Just bringing up this topic itself is enough to make me bust open and shed multiple tears. It’s a hard topic for me. Simply because it’s not what it used to be.
It’s really really hard to explain what the Olympic torch means but it certainly goes back to my childhood. I can remember vividly 22 years ago when the torch ran through Brantford on it’s way to Calgary for the ’88 winter Olympics. It passed through the city on it’s only main street on one not-so-cold day. A couple of caravans, a couple of torch exchanges, and security was almost non existent. Those were the days. Those were the days where moving something from one end of our VAST country actually meant something.
Today, most of what the Torch stood for is lost. Now it’s more of bragging and excessive advertising.
Fortunately for myself, I can still see through this and realize that moving something from one person to another in short steps at a time does mean something. We as humans have become excessively parasitic. We like to do things that hurt and destroy our futures. The passing of the torch is one symbolic gesture that remains where we still manage to show that we care. We care that small steps matter.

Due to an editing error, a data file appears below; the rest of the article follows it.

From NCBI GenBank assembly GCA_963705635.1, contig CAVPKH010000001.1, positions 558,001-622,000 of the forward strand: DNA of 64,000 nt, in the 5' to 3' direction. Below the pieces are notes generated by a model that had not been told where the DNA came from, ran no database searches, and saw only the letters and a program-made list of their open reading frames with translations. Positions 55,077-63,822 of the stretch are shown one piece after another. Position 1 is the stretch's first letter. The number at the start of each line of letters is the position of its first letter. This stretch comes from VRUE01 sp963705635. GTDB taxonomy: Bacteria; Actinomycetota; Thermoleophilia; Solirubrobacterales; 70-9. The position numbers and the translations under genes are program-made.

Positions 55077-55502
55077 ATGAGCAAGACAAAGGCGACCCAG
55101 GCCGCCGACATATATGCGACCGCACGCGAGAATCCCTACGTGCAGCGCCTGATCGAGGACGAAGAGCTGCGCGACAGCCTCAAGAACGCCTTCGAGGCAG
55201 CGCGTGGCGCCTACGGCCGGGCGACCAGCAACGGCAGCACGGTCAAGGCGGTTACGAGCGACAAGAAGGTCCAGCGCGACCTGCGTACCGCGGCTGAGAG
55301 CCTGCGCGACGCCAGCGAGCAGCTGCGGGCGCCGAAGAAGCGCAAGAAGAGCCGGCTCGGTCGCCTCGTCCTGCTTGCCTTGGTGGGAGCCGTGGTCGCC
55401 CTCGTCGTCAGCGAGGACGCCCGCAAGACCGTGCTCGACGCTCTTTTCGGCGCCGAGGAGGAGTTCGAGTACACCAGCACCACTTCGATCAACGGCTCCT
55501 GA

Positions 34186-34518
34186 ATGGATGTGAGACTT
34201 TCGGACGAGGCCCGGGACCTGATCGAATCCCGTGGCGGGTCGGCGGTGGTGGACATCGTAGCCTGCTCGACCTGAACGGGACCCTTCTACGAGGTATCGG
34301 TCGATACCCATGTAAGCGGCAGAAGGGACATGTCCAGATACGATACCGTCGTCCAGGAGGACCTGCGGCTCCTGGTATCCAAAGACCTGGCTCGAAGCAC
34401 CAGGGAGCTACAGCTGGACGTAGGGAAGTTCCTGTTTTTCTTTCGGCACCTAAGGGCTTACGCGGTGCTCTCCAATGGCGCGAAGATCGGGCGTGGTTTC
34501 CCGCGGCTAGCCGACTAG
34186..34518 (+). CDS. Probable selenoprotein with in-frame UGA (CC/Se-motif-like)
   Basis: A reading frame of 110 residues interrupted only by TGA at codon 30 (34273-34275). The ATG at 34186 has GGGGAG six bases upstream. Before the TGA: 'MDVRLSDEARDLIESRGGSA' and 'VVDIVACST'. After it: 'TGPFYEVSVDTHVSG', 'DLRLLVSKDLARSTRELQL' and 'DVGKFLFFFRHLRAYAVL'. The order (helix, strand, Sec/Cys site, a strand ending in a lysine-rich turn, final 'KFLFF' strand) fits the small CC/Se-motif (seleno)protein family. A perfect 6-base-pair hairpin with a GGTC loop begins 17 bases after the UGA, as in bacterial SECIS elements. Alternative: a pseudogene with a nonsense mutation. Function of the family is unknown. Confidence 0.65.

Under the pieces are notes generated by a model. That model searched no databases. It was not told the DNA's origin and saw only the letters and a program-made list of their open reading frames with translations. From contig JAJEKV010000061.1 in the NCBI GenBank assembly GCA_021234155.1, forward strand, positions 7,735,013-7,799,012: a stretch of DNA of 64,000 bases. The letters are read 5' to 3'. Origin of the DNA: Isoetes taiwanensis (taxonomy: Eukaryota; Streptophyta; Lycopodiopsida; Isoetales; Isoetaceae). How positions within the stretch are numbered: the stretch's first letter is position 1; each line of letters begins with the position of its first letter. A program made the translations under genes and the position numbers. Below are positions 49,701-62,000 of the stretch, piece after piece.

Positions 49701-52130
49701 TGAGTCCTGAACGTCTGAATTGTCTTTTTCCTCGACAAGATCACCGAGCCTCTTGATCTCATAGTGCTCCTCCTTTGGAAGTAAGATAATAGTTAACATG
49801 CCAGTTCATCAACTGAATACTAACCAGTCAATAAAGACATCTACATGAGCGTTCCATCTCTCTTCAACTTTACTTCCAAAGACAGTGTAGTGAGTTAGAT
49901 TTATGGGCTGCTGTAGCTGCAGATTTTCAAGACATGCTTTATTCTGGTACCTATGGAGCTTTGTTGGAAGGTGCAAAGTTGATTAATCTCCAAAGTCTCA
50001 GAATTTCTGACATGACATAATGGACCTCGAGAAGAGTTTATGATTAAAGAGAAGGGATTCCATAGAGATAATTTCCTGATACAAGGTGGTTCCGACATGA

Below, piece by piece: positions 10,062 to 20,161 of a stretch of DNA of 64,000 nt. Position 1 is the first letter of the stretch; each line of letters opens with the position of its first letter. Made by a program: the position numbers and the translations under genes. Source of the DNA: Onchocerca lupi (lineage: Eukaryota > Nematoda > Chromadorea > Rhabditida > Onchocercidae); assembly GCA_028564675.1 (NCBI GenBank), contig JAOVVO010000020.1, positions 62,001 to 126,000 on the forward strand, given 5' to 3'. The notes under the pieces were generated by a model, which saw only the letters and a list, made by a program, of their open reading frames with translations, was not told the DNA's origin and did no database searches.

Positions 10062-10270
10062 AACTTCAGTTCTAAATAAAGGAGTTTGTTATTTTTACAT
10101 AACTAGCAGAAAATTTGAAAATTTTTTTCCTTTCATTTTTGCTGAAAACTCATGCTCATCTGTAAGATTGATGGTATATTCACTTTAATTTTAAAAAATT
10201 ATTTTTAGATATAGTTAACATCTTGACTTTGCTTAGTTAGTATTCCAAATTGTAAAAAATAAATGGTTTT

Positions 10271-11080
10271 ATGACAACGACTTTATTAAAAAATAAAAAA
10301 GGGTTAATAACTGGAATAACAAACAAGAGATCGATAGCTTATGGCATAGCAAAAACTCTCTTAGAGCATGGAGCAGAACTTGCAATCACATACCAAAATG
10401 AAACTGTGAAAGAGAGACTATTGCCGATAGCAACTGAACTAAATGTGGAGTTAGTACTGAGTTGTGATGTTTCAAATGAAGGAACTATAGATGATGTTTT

Tonight people, many people, that wouldn’t talk to me under normal circumstances, were brought together with me with common ground that let us talk and realize we’re the same regardless of our history or race. That was downright brilliant.
Unfortunately, now I’m forced to ignore the idiotic advertising, idiotic protests, and idiotic idiots. Maybe in another 20 years or so, Canada can host an Olympics where things are back to the “old way” and I won’t have to ignore Coke or RBC’s asinine attempts to brainwash mass crowds – or random protest groups who lose their message and their chances of support by screwing over those who trust the Olympic Spirit.